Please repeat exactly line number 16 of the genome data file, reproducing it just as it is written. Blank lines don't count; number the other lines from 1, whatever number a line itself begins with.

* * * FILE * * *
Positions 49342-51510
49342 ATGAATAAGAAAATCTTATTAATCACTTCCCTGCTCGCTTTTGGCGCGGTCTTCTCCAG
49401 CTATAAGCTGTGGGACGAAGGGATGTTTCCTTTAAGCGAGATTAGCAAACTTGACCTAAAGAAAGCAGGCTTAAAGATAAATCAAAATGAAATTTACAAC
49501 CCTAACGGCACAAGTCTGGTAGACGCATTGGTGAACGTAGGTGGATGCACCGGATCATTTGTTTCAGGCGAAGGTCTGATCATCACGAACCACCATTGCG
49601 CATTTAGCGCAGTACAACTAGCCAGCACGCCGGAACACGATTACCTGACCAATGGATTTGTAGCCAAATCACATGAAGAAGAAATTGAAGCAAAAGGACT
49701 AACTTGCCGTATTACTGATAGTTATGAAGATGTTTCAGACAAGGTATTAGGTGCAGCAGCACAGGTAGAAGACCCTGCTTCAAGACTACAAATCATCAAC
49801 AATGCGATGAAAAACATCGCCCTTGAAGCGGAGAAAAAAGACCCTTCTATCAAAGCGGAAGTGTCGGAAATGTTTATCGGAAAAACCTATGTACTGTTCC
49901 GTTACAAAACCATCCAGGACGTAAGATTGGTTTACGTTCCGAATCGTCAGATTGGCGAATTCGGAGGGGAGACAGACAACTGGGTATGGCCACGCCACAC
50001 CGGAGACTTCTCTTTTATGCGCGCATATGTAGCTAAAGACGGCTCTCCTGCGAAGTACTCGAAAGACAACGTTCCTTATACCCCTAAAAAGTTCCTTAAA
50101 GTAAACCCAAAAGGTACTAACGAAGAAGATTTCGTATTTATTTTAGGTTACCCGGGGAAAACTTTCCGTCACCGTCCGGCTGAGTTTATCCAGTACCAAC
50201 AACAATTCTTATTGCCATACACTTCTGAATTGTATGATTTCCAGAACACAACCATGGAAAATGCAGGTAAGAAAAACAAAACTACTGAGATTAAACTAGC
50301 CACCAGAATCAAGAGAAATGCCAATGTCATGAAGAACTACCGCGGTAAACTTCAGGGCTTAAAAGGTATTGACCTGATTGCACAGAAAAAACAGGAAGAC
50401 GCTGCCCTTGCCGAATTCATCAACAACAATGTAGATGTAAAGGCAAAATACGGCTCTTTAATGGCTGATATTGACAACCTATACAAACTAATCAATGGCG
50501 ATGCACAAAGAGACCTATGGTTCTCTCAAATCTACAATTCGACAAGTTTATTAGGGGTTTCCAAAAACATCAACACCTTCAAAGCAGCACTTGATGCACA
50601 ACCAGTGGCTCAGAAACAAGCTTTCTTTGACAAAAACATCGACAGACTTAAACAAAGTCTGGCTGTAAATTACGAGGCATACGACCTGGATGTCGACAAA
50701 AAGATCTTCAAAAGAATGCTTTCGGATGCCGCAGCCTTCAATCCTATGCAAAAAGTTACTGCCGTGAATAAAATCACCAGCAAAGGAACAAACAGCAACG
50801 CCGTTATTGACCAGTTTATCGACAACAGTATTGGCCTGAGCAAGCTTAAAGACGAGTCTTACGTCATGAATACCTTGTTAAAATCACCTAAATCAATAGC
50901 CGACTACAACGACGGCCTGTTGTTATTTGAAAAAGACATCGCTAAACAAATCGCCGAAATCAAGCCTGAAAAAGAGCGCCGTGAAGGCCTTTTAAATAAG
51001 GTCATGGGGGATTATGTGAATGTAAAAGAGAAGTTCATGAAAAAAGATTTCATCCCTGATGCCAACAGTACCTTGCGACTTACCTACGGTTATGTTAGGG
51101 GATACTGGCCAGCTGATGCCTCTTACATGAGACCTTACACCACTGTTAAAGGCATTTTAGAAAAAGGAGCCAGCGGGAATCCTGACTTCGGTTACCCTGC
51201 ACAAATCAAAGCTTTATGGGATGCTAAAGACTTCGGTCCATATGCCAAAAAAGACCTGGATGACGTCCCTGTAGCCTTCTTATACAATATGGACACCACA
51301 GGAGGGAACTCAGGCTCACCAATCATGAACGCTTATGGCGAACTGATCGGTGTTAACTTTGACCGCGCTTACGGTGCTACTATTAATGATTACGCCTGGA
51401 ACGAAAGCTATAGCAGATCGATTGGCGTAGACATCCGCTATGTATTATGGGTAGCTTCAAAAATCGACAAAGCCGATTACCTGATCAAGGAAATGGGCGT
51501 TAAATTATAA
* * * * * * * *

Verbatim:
50701 AAGATCTTCAAAAGAATGCTTTCGGATGCCGCAGCCTTCAATCCTATGCAAAAAGTTACTGCCGTGAATAAAATCACCAGCAAAGGAACAAACAGCAACG